Article Text

Paediatric hypoglycaemia; are we investigating appropriately and adequately?
  1. Louise Ramsden1,
  2. Katherine Wright2,
  3. Anuja Natarajan2
  1. 1 Sheffield Children's Hospital NHS Foundation Trust, Sheffield, UK
  2. 2 Doncaster and Bassetlaw Teaching Hospitals NHS Foundation Trust, Doncaster, South Yorkshire, UK
  1. Correspondence to Dr Anuja Natarajan, Doncaster and Bassetlaw Hospitals NHS Foundation Trust, Thorne Road, Doncaster, South Yorkshire DN2 5LT, UK; Anuja.Natarajan{at}


Introduction Paediatric hypoglycaemia is a relatively common medical emergency. To allow identification of the underlying cause, investigations need to be performed urgently prior to treatment being given. Careful consideration is needed to ensure correct patient selection, as inadequate investigations have further cost and patient safety implications.

Methods 49 cases of proven or suspected hypoglycaemia (glucose ≤2.6 mmol/L) were identified via the laboratory. Clinical notes, laboratory investigations and results were reviewed.

Results Only 41% of patients (15 neonates, 5 children) required investigation with a ‘Hyposcreen’. Of these 20 patients, 3 had no investigations performed. In the remaining patients the cause for hypoglycaemia was identifiable, but 6 had investigations regardless. In total 23 patients had ‘Hyposcreen’ but only 2 were complete. Intermediary metabolites (96%), lactate (100%), cortisol (100%), insulin (83%) and growth hormone (87%) were taken most commonly with urine samples (52%) and ammonia (30%) taken least often. 40% cortisol, 29% insulin and 56% intermediary metabolite results were abnormal affecting 10 patients, but only 5 had follow-up. A total of £6977 was spent on investigations, of which £1630 has subsequently been found to be unnecessary. If investigations in the 23 children had been complete, this would have totalled £2700 of unnecessary expenditure.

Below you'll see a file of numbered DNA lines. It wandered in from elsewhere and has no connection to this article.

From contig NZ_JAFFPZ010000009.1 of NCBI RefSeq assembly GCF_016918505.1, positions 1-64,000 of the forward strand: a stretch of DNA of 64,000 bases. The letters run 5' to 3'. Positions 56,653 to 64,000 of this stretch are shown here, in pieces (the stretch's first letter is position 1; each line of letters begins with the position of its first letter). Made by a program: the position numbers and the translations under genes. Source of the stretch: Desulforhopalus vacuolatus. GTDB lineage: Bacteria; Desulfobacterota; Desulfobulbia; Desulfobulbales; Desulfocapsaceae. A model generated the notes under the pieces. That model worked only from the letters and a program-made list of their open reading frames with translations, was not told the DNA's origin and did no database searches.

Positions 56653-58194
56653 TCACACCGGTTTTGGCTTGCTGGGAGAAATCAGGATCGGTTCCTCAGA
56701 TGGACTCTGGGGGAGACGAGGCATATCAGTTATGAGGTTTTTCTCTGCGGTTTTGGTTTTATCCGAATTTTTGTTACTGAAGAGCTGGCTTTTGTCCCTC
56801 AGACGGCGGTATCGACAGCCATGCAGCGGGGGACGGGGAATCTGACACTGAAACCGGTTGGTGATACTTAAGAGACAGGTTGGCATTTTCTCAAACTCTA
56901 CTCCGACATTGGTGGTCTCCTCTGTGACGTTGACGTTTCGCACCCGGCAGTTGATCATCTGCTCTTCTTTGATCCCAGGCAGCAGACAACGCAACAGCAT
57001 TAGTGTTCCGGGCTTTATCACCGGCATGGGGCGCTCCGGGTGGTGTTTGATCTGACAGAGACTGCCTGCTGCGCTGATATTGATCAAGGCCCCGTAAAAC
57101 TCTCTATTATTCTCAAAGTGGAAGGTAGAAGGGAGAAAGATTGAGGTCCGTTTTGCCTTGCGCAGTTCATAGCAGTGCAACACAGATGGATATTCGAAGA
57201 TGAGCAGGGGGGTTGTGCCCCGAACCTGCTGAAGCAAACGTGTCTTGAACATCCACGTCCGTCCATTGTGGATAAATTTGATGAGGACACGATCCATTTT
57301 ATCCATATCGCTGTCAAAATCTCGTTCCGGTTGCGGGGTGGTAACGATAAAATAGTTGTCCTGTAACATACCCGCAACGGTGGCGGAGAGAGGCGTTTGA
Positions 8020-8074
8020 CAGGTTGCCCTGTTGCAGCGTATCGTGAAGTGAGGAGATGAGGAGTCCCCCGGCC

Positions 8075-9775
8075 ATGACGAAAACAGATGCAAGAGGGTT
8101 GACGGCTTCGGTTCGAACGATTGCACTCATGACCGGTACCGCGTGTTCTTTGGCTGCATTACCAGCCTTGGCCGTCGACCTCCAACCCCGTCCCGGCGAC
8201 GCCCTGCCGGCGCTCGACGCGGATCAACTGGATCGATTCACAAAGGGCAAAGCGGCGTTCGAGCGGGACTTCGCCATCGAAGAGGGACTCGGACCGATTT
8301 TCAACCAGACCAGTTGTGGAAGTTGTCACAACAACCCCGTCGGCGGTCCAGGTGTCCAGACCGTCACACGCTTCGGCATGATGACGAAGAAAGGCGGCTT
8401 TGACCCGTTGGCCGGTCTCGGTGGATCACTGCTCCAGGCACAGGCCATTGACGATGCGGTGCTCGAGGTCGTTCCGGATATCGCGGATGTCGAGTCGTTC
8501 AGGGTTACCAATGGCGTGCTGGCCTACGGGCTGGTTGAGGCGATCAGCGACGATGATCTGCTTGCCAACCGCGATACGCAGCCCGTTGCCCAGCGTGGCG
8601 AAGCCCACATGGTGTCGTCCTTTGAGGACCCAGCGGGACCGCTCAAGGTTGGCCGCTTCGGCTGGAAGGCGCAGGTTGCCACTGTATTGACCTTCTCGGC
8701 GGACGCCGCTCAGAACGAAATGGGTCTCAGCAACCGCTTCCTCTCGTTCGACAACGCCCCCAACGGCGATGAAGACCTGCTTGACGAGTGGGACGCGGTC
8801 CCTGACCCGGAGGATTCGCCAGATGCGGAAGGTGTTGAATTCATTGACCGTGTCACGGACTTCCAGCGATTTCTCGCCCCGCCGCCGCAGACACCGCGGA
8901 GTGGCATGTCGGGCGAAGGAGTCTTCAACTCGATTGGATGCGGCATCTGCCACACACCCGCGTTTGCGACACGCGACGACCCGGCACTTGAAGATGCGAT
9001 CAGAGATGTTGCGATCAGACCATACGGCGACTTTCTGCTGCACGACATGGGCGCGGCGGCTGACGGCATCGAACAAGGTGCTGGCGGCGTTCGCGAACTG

Conclusions Investigations for hypoglycaemia are generally incomplete (91%) or inappropriate (21%). This has major cost implications for both the National Health Service and the individual who is investigated inadequately or incorrectly. We need national evidence-based guidance for investigation thresholds and normal ranges to help avoid inappropriate investigations and delay in diagnosis.


Statistics from


Paediatric hypoglycaemia is a relatively common medical emergency with potentially serious consequences. It has been well recognised that prolonged periods of hypoglycaemia can lead to neurological damage and death.1 ,2 Clearly treatment is imperative but where the underlying cause is not already known, urgent investigation is required to aid diagnosis, and therefore help prevent further episodes. If these investigations are done appropriately, and at the time of hypoglycaemia, this can reduce the need for future tests and hospital admissions.

There are many known causes of paediatric hypoglycaemia3 ,4 (box 1), and investigation is aimed at diagnosing underlying endocrine and metabolic disorders to ensure correct future management. Investigations include blood and urine tests, and collectively are generally termed a ‘Hyposcreen’5 (table 1). There are various guidelines stating what constitutes an appropriate ‘Hyposcreen’, but a comprehensive overview can be found at

Box 1

Causes of paediatric hypoglycaemia3,4